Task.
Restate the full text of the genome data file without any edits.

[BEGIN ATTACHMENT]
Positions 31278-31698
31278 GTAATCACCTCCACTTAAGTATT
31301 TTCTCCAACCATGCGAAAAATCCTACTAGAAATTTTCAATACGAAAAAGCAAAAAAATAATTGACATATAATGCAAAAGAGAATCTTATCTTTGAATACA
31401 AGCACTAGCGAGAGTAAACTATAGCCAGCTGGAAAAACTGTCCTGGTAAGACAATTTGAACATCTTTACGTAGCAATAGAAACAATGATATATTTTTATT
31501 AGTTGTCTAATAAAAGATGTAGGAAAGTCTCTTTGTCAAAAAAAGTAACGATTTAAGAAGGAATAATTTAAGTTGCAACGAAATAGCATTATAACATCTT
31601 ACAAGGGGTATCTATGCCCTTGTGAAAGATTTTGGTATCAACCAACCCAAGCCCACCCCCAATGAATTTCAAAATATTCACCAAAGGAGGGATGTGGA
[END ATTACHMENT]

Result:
Positions 31278-31698
31278 GTAATCACCTCCACTTAAGTATT
31301 TTCTCCAACCATGCGAAAAATCCTACTAGAAATTTTCAATACGAAAAAGCAAAAAAATAATTGACATATAATGCAAAAGAGAATCTTATCTTTGAATACA
31401 AGCACTAGCGAGAGTAAACTATAGCCAGCTGGAAAAACTGTCCTGGTAAGACAATTTGAACATCTTTACGTAGCAATAGAAACAATGATATATTTTTATT
31501 AGTTGTCTAATAAAAGATGTAGGAAAGTCTCTTTGTCAAAAAAAGTAACGATTTAAGAAGGAATAATTTAAGTTGCAACGAAATAGCATTATAACATCTT
31601 ACAAGGGGTATCTATGCCCTTGTGAAAGATTTTGGTATCAACCAACCCAAGCCCACCCCCAATGAATTTCAAAATATTCACCAAAGGAGGGATGTGGA